After a ten-year legal battle and a number and a number of last minute appeals, the eviction of Dale Farm has started.
There have been clashes between supporters and the bailiffs and riot police at the illegal traveller's site, as bricks and missiles were thrown as police stormed the barricades blocking the entrance to the site, near Basildon in Essex.
Police said two people were shot with Taser stun guns, while one person was arrested.
There are reports from inside the site that police are also using patons to control the area.
"Batons have been used on supporters and residents from the beginning of the eviction," said The Dale Farm Solidarity Campaign.
"One woman sustained such serious injuries from police that she had to be admitted to hospital."
Bailiffs stared to clear the travellers just after 7 o'clock this morning, leading to angry confrontations. Makeshift barriers were set up by the residents of Dale Farm, which police and bailiffs have begun to clear away.
"Officers have this morning entered the Dale Farm site following intelligence which informed the commanders that anyone entering the site was likely to come up against violence and a serious breach of the peace would occur," said Essex Police in a statement.
"Intelligence received indicated protesters had stockpiled various items with the intent of using these against bailiffs and police.
"The first officers on the site were attacked with missiles being thrown, including rocks and liquids. These officers were fully equipped to deal with this situation."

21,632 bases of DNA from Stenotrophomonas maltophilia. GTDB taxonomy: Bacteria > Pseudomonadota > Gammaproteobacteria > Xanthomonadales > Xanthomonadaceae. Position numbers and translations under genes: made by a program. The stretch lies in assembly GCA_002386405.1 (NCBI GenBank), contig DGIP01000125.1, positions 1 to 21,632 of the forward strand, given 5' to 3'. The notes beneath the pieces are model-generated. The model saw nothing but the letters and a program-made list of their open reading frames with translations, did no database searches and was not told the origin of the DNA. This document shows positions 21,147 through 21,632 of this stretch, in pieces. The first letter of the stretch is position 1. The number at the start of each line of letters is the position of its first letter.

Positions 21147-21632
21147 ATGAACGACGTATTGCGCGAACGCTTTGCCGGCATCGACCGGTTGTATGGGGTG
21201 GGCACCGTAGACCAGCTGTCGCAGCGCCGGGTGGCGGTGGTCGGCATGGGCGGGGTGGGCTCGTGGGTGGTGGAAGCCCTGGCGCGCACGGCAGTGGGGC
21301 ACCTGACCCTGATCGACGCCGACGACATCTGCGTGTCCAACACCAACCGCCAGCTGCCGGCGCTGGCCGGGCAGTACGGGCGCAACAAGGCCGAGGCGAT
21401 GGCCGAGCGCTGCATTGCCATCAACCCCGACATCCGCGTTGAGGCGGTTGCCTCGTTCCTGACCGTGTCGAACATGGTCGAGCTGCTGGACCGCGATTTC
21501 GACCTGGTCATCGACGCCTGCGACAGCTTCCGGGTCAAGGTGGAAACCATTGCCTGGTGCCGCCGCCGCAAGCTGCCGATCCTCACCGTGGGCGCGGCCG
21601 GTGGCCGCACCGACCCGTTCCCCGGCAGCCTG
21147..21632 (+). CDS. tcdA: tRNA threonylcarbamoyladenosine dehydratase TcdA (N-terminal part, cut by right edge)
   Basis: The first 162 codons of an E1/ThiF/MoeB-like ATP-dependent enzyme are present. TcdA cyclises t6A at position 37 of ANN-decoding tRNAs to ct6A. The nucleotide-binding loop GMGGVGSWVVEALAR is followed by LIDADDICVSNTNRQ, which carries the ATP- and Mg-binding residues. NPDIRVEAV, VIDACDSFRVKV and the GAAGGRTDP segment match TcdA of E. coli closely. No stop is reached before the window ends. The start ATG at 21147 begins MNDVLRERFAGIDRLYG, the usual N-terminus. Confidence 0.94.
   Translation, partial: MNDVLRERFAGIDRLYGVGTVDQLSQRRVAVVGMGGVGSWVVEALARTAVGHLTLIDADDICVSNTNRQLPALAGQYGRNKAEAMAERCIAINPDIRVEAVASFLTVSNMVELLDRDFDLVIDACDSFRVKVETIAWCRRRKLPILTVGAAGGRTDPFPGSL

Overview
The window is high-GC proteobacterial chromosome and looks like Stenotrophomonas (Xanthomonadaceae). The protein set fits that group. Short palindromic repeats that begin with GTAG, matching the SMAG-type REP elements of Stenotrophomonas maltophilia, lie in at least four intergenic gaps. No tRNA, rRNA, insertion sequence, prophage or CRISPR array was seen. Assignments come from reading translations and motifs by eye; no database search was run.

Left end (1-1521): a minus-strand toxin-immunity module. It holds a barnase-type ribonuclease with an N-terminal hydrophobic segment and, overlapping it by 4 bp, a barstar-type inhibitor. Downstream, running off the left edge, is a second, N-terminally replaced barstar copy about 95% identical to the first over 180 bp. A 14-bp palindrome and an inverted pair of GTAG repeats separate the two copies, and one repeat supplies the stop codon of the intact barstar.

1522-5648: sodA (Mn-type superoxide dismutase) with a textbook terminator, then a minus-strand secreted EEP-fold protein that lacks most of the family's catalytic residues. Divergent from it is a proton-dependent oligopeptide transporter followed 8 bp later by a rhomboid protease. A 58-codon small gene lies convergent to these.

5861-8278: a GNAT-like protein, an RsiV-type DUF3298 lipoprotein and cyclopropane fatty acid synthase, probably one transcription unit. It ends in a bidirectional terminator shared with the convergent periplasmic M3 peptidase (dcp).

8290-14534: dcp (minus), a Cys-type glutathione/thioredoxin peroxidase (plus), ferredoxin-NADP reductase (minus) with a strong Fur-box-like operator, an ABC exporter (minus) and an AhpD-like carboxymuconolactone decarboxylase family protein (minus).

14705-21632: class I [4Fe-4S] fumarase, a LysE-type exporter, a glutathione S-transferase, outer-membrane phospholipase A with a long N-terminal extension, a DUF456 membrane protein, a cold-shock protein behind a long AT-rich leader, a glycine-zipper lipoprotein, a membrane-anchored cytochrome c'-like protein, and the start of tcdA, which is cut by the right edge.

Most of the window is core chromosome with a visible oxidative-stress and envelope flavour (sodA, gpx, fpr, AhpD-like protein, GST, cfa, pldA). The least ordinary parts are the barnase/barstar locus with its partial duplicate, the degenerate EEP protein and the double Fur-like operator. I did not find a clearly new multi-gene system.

Electricity has been cut off at the site, which protestors have said cut off medical equipment belonging to the elderly residents.
Supporters have set fire to a caravan inside Dale Farm and some have threatened to chain themselves with bicycle locks to the barricades by their necks.
Earlier the leader of Basildon council Tony Ball said that no further negotiations would take place. A meeting between the Travellers and Basildon council broke down, though the council insisted these were purely to discuss health and safety and not a last minute negotiation.
"This meeting was never going to be a negotiation about if or when, it was about how. And this was made very clear when the meeting was arranged. We now believe that those who want to leave peacefully have already done so and those who are left have made it clear that they have no intention of co-operating with the council," said Ball.
The eviction could cost up to £18 million following the 10-year battle.